2. Changing up your environment

Knowing that working by themselves is tough, some tried to change up their location to get more variety:

"I got a coworking space just to leave the house even though it was a very meaningful expense for the business at that point." - Tristan Handy, Founder/CEO Fishtown Analytics
"For the social interaction piece, I went looking for a co-working space to be able to interact with other founders at similar stages of growth" - Danny Olinsky, Co-founder Statuspage

3. The importance of community and team building

Founders also realised the importance of a strong community:

"Finding a community is important for most people going through a challenging experience, and entrepreneurship is certainly one of those." - Adam Wiggins, CEO Ink and Switch

And many of them found that by finding fantastic teammates and investors:

"I’ve hired the best people for my team and Deel. We are on an exciting journey. It’s one that people are sincerely interested in, and the more significant upside is I get to call them my team (and friends)." - Alex Bouaziz, Co-founder/CEO Deel
"as co-founders, we started scheduling week-long offsites at least once a quarter. To this day, we look back at the offsites as some of the best times we had in building the company." - Danny Olinsky, Co-founder Statuspage
"Hiring a CTO who is aligned was a big deal + getting good investors who support and chat with me as needed." - Nik Kotov, Founder/CEO Atomized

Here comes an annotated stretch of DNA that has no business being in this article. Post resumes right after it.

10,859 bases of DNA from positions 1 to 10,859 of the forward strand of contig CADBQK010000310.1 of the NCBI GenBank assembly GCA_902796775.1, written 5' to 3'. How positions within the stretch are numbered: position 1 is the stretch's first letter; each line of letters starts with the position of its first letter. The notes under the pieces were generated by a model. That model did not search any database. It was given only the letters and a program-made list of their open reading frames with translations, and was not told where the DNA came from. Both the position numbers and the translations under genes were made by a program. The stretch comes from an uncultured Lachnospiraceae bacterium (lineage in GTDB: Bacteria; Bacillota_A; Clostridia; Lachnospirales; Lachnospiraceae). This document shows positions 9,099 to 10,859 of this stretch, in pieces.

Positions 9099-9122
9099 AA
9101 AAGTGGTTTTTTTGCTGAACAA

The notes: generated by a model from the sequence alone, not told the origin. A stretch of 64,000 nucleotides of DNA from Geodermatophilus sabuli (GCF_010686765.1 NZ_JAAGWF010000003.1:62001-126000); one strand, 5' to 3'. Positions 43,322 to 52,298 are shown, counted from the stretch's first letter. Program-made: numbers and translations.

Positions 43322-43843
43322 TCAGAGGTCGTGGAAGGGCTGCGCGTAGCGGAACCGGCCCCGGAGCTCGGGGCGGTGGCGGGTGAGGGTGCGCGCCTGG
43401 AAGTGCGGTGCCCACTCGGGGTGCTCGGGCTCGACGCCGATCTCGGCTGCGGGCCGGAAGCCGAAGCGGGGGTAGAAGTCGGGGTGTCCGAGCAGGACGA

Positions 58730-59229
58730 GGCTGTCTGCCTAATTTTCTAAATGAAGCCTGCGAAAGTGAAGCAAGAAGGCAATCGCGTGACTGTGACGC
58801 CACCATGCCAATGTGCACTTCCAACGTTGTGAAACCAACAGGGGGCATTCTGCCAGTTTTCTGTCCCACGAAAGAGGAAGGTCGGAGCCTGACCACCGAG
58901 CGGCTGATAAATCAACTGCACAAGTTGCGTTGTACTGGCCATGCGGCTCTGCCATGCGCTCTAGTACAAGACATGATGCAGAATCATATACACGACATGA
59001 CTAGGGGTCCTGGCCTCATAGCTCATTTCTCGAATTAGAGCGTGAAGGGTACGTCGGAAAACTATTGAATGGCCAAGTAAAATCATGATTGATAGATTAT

4. Forming a community by meeting other founders

Besides strong team mates, founders also looked outside to find community. These could come from groups like Y Combinator (YC), other founders, or friends of friends.

"For me the YC community has been transformative. I don't think I would have stuck with my startup through the rough times in our early days if I hadn't been surrounded by YC founders that gave me support and encouragement. I'd probably have given up without that." - Jared Friedman, Co-founder/CTO Scribd

The shared experience of founding something made it easier for founders to connect with each other:

"I definitely didn’t plan to have a bunch of good friends who were also starting companies, but looking back, it happened organically from surrounding myself with other startup-minded people for 10 years." - Danny Olinsky, Co-founder Statuspage
"A lot of [my close friends] are [founders]. It starts with meeting one person, and from there, it kind of snowballs. A never-ending escalator of networking, you could say." - Alex Bouaziz, Co-founder/CEO Deel